This was lovely and one of the best PN's I have had from Oregon in recent memory. The nose reminded me a lot of the 2010 Evening Land La Source PN, with a little less depth. I think this wine will get better with time assuming that it can gain a little weight. Excited to try this again in a few years.
WSET Level 4 Course - WSET School; 9/6/2014-5/23/2015 (WSET School, Bermondsey): Appearance: The wine is Clear with a Medium garnet colour. Borderline of deep garnet Nose: The nose is Clean and Developing, showing Medium intensity primary aromas of red cherry, raspberry, cranberry, strawberry, secondary aromas of toast, smoke, cloves and tertiary aromas of mushroom, earth. Palate: The wine is Dry in the mouth with a Medium(+) level of acidity. It has Medium(-) Ripe/Soft tannins and a Medium(+) Level of alcohol (13.50%). It has Medium body and Medium(+) intensity primary flavours of red cherry, strawberry, raspberry, cranberry, secondary flavours of toast, smoke, cloves and tertiary flavours of mushroom, earth. The finish is Medium(+). Ripe fruit Overall: Good balance between all components. Complex, reasonable length and intensity Conclusion: It is a Very Good quality wine. Can Drink Now but has Potential for Ageing Has structure and concentration to improve with 3-5 years of ageing; Premium priced (£35.00)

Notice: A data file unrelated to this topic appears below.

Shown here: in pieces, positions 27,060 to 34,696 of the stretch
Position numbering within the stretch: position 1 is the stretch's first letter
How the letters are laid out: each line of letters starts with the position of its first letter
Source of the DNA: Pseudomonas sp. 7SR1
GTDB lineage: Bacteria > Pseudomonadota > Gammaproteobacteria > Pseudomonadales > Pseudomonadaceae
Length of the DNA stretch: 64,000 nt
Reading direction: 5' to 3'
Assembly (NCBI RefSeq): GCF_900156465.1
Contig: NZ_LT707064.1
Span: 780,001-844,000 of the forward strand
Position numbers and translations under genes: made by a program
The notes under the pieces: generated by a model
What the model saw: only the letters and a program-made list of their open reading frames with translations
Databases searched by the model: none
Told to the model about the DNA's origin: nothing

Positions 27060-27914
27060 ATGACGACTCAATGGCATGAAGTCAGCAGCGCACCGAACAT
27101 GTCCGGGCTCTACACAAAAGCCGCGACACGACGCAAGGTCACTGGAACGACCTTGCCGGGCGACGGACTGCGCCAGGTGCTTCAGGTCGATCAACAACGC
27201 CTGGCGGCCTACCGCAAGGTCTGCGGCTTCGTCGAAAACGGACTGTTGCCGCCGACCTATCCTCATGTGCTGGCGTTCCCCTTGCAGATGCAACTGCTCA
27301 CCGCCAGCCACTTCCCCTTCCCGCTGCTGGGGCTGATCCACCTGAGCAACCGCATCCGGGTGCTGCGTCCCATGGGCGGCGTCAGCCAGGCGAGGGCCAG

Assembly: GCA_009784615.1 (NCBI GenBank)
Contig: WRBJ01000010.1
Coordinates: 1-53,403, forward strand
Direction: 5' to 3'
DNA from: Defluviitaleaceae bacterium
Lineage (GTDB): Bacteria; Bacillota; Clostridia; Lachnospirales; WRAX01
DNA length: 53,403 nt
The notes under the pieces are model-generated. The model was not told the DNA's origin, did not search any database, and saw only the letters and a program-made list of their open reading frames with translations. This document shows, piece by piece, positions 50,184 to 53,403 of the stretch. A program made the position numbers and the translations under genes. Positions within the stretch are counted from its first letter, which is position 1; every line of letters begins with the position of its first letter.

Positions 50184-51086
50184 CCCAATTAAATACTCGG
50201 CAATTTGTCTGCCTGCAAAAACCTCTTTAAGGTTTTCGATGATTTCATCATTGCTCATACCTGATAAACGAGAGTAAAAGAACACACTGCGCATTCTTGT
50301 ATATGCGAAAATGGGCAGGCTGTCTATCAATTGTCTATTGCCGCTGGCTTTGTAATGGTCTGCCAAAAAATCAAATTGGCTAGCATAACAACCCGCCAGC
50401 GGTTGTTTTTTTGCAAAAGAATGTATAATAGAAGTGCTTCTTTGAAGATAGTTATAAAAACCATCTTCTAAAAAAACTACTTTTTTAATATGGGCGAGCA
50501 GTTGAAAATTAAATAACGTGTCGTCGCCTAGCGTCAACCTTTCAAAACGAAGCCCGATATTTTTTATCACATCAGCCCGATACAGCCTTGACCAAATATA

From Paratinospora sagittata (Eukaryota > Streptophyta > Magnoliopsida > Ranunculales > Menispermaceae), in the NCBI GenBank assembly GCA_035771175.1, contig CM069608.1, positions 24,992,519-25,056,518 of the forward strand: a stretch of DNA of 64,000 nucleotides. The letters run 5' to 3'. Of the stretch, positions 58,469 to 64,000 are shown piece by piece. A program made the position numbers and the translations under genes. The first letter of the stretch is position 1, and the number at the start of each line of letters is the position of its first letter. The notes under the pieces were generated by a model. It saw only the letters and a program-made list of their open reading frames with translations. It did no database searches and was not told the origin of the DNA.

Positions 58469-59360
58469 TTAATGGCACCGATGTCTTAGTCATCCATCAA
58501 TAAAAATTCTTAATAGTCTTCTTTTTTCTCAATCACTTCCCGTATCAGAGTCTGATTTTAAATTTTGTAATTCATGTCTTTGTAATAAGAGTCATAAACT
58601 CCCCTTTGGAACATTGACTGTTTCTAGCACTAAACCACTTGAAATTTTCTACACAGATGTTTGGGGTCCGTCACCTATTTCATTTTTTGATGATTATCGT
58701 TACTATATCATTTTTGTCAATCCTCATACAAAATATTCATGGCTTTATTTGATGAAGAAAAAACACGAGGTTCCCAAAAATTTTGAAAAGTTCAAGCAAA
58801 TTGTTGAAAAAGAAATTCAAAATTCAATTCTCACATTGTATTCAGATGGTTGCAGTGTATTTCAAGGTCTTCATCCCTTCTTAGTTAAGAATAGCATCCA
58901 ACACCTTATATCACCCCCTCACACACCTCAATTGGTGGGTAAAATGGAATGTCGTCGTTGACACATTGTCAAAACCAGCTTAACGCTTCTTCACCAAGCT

Oops, Allen Meadows gives a drinking window for the 2010 Laurene starting 2020 -- I'm a mere 5 years off! That said, this wine is certainly drinking well right now. It helps to put yourself in the context of the Willamette Valley and not Beaune, no matter what the PR folks at Domaine Drouhin will tell you. This pinot is unmistakably American but with more poise and refinement. The fruit is still a tad heavy on the mid-palette with overtones more of wood than earth but overall the wine is well integrated and balanced. This is a much better showing than other recent tastings of Domaine Drouhin wines.
For fun im comparing this to a Jos. Drouhin Beaune 1er cru '09 I recently rated. The Oregon version is more fruit forward and has a nose of tart cherry and a little funk not evident in the French one. However the biggest difference is the finish. In the Oregon bottle tannin is the enduring sensation. In the Burgundian bottle a strong acidity sustains the finish, which is longer than its American frere. For a PN, I prefer acidity to tannin, thus I've scored the French bottle slightly higher. Nevertheless, this is a very good offering. Be sure to give it a little air.
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